Initiatives have recently focused  on the development of neighbourhood “rain gardens”, which are designed to semi-treat polluted storm runoff from Seattle’s urban hardscape. Five prototype gardens have been installed in conjunction with the cooperation of neighbourhood businesses responsible for their daily care (SS 2012). The program is ultimately aimed at reducing the strain on the city’s aging combined sewer system, which currently does not comply with federal clean air and water regulations concerning the release of raw sewage into natural water bodies (SPU 2010). Indeed, over the next 15 years, Seattle Public Utilities has engaged an infrastructure upgrading project in order to comply with these federal regulations: one of its 2010 report’s main proposals is to reduce sewer overflows by reducing storm water entry, in part via strategic greening (ibid.).
The Blue Ring program unifies both utility upgrades and improvements to the community environment. Adopted in 2002, it seeks to echo the 1903 Green Ring park system, designed by Frederick Law Olmsted, Jr. and John Charles Olmsted to connect open spaces in Seattle’s outer neighbourhoods. In turn, the open spaces of the central city will be connected by a continuous network of parkways and streets outfitted with greening, including rain gardens like Sustainable Seattle’s. The project, as imagined by the Department of City Design, would work in conjunction with improvements to the city’s improvements to sewer and transport infrastructure (Seattle 2002). The program aims to reconfigure downtown Seattle’s grid of relatively even-capacity alternating one-way streets into a hierarchy of through traffic and calmed spaces and will be implemented in concert with the rapid redevelopment of the central city’s north side. Currently an area of low-intensity commercial buildings, walk-up apartments, and parking lots, the City has brought a model streetcar service through the area to the already redeveloped South Lake Union neighbourhood (Acutanza et al. 2010).
Furthermore, the City is in in negotiations with internet retailer Amazon to develop 3-million square-feet of office space across three city blocks in the Denny Triangle neighbourhood in exchange for public space related to the Blue Ring program (Pryne 2012). Nearby condominium development indicates that the north side of downtown Seattle is rapidly becoming dense, walkable urban environment, even though the lack of a cohesive public transit system in the region presents a stumbling block to more extensive transit-oriented development and active transport (SDOT 2005). While improvements to green corridors within the city will undoubtedly work in conjunction with the expansion of the city’s bike lane network, regional transportation continues to rely on the freeway system: a 25-km light rail line between downtown Seattle and the city’s airport opened in 2009, but ridership has so far failed to meet growth expectations (see Table 1), and single-occupancy vehicle mode-share for work-trips in the tri-county metro area has remained slightly below 80% over the past two census periods (Sound Transit 2011; PSRC 2006).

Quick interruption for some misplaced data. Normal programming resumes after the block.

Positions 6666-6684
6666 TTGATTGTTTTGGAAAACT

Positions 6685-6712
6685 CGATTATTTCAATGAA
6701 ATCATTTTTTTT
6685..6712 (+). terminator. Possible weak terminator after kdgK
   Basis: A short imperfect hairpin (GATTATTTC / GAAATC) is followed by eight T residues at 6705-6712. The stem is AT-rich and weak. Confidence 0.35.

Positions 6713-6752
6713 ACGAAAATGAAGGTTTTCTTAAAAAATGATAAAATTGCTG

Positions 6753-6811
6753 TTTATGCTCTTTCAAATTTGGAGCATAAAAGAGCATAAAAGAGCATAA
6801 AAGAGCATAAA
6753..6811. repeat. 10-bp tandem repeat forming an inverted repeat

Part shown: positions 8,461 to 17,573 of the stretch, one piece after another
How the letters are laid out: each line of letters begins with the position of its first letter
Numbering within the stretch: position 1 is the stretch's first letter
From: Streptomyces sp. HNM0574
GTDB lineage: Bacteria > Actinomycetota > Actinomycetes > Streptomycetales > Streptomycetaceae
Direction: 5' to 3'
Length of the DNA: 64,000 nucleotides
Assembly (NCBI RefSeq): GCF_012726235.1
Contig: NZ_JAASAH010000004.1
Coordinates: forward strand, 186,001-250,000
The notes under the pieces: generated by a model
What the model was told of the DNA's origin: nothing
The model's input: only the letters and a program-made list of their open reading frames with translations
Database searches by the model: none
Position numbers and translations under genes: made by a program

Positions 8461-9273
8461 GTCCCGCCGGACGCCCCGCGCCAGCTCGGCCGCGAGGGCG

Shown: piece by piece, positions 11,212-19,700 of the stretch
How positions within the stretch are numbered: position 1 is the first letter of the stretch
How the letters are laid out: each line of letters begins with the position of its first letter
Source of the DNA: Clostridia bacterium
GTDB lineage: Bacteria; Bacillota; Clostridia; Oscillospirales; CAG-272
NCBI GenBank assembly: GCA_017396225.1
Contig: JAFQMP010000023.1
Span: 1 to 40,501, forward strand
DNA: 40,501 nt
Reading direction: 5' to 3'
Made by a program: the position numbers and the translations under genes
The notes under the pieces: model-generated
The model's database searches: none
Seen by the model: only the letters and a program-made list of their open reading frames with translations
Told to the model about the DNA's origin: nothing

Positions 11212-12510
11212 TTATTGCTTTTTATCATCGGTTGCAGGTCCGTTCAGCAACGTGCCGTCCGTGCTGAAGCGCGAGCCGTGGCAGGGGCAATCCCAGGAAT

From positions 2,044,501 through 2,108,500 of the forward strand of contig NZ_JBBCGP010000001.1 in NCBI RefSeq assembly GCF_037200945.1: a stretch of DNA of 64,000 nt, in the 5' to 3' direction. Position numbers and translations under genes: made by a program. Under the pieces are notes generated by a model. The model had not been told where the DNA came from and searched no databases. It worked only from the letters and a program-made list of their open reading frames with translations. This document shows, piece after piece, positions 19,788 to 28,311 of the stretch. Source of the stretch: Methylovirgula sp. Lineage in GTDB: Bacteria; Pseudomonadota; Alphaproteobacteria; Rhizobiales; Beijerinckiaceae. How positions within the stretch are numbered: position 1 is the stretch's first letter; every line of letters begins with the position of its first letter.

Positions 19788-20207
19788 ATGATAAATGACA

Seattle has seen its greatest successes in implementing sustainable programs where municipal government works in concert with and devolves responsibility to private individuals and community groups. But this is not to say that this method of project delivery is appropriate for key sustainability strategies surrounding the renovation and construction of public infrastructures. The success in small-scale neighbourhood activism seen in Seattle communities must not excuse the stunted development of the region’s public transit system or failing combined sewer network; community networks can hardly step in to fund the bulk of such projects, and may even be nonchalant towards those projects which, although in the public good, do not fulfil the specific objectives of a particular community group. The potential for NIMBYism, were the Seattle model of citizen participation in community development to include the provision of works for the public good, discredits this very model where large-scale projects are under consideration. Even as much as commendable private initiatives can create sustainable, vibrant, and engaged community environments, the lesson from Seattle is that citizens are capable of doing their part at their own scale – but government must remain responsible for instituting broader programmatic changes in sustainability policy and infrastructure provision, even if those projects inevitably limit or direct the ultimately unsustainable choices in regional development that continue to be made in Seattle’s new era of corporate expansion and educated activism.